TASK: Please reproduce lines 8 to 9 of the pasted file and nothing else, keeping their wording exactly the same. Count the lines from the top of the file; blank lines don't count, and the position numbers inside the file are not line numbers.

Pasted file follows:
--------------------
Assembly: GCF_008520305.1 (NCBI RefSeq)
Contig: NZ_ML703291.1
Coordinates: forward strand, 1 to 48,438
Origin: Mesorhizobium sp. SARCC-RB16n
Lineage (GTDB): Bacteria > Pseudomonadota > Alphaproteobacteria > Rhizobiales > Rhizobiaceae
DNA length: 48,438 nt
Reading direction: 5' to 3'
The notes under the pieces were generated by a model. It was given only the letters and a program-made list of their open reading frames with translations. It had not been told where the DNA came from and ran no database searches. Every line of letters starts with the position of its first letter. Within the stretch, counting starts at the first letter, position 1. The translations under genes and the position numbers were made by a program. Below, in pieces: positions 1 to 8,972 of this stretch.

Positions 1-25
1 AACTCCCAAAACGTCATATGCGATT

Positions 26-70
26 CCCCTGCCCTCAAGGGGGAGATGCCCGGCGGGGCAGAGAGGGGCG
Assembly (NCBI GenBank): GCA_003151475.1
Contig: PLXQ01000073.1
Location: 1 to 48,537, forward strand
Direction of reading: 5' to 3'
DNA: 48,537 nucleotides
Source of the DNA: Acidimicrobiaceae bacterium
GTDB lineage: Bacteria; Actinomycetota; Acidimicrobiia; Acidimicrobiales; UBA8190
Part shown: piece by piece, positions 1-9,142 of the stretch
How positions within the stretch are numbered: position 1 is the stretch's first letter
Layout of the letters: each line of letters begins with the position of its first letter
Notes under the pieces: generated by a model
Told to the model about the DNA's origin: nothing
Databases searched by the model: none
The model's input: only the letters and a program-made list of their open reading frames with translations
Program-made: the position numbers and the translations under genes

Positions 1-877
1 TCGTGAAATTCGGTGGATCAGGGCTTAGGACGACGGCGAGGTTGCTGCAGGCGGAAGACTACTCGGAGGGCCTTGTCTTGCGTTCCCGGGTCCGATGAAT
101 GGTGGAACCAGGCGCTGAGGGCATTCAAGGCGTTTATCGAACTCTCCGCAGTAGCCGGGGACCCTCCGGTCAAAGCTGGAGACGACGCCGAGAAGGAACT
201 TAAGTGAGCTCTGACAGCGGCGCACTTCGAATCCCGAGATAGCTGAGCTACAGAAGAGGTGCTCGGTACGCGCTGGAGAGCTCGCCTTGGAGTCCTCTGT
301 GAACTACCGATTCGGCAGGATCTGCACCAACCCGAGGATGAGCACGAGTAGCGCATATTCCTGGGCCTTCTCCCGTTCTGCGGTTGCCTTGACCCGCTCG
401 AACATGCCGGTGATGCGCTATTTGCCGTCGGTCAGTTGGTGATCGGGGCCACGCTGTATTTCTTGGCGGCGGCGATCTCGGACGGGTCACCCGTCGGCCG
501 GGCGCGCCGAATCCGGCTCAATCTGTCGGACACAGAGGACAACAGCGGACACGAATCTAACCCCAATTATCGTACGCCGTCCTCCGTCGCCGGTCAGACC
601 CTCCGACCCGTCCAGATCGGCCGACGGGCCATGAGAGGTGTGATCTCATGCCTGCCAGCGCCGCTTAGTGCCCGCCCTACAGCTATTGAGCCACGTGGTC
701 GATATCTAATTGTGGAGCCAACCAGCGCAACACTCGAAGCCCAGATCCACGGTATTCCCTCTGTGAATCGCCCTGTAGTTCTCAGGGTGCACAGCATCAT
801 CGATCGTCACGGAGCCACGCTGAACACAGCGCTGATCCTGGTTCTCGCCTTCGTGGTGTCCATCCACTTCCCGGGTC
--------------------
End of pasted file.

The notes under the pieces were generated by a model. It was given only the letters and a program-made list of their open reading frames with translations. It had not been told where the DNA came from and ran no database searches. Every line of letters starts with the position of its first letter. Within the stretch, counting starts at the first letter, position 1. The translations under genes and the position numbers were made by a program. Below, in pieces: positions 1 to 8,972 of this stretch.

Positions 1-25